The Australian Securities and Investments Commission (ASIC) has begun civil proceedings against Sydney-based Westpac Banking Corporation for allegedly breaching responsible lending provisions contained in consumer protection laws.

The bank’s alleged misconduct occurred between December 2011 and March 2015. Schedules to the pleadings filed in the Federal Court of Australia yesterday point to seven loans, though it is understood that these are a sample of a much larger number of loans which ASIC alleges breached Westpac’s responsible lending obligations.

An initial court hearing will take place on 21 March. However, before a judge hears the allegations, ASIC and Westpac may be asked about more details of the case via the political process.

ASIC’s commissioners, including Chairman Greg Medcraft, will appear before a senate estimates hearing in the capital today. Meanwhile, Westpac’s chief executive officer, Brian Hartzer, is scheduled to appear before the House of Economics next Wednesday.

Mortgage brokers, who handle more than 50% of mortgage deals, fear the case will “go off like a bomb” among other lenders already nervous about breaching the Australian Prudential Regulation Authority’s (APRA) 10% speed limit.

Lenders have been curtailing investor growth for the past eight months in response to pressure from the Reserve Bank, ASIC, and APRA. The nation’s regulators want lenders to reduce lending to high-risk investment borrowers, particularly for apartment markets in Sydney and Melbourne, by cutting back on approvals for interest-only loans.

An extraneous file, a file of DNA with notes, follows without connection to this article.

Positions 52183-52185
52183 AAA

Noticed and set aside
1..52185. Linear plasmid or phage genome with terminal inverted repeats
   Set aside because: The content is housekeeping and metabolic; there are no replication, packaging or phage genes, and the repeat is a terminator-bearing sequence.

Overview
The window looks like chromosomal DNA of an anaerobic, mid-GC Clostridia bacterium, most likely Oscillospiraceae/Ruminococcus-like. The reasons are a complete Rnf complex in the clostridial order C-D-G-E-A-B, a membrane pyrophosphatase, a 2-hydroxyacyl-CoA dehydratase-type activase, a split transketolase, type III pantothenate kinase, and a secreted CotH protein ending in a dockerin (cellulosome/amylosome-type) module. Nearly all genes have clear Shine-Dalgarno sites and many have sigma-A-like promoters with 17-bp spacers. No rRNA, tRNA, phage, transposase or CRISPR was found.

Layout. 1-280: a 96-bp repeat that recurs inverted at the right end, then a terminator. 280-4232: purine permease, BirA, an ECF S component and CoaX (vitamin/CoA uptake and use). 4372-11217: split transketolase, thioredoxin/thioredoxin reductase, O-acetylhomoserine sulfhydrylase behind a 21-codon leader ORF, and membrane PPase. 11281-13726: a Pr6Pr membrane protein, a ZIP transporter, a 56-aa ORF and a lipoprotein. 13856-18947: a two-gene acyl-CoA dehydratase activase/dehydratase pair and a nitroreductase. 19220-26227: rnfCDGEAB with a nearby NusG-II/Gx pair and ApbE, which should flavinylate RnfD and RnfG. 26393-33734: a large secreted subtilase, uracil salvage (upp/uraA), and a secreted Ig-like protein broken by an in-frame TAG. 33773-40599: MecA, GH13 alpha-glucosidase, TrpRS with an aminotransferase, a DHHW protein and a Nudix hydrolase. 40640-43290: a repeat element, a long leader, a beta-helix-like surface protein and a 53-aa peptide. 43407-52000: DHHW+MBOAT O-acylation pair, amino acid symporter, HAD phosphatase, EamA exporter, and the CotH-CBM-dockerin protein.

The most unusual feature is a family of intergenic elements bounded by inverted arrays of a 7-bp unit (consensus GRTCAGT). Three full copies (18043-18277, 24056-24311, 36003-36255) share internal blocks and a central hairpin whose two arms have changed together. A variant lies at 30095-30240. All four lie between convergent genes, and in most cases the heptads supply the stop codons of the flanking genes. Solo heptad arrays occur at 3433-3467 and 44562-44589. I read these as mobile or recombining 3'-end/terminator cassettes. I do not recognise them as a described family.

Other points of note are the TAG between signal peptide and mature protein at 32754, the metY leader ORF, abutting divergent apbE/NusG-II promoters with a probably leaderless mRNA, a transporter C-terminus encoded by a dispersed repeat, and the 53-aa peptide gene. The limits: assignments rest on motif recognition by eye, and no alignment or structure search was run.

Westpac’s flawed serviceability assessment

According to ASIC, Westpac’s “automated decision system” for mortgage applications for interest-only loans had a serviceability assessment that used a monthly repayment figure that assumed – to the contrary – that repayments of principal would be made over the term of the home loan.

Instead, the repayments were made over the residual term after the expiration of the interest-only period. In other words, the serviceability assessment considered a lower figure for minimum monthly repayments than would actually have to be paid.

ASIC said Westpac relied solely on a household expenses benchmark index that actually underestimated real living expenses. The bank ended up approving loans where a proper assessment of a borrower’s ability to repay would have revealed a monthly deficit.   

In an official statement, George Frazis, the head of Westpac’s Consumer Bank, defended the bank’s practices, saying it had “robust credit approval processes while helping customers purchase their home.”

“Our credit policies are informed by our deep experience and understanding of the mortgage market,” he said. “They include a consideration of customers’ specific circumstances, including income and expenditure, previous repayments history and the overall customer relationship. We build into our processes a range of conservative inputs, including the addition of buffers to take into account possible future interest rate increases.”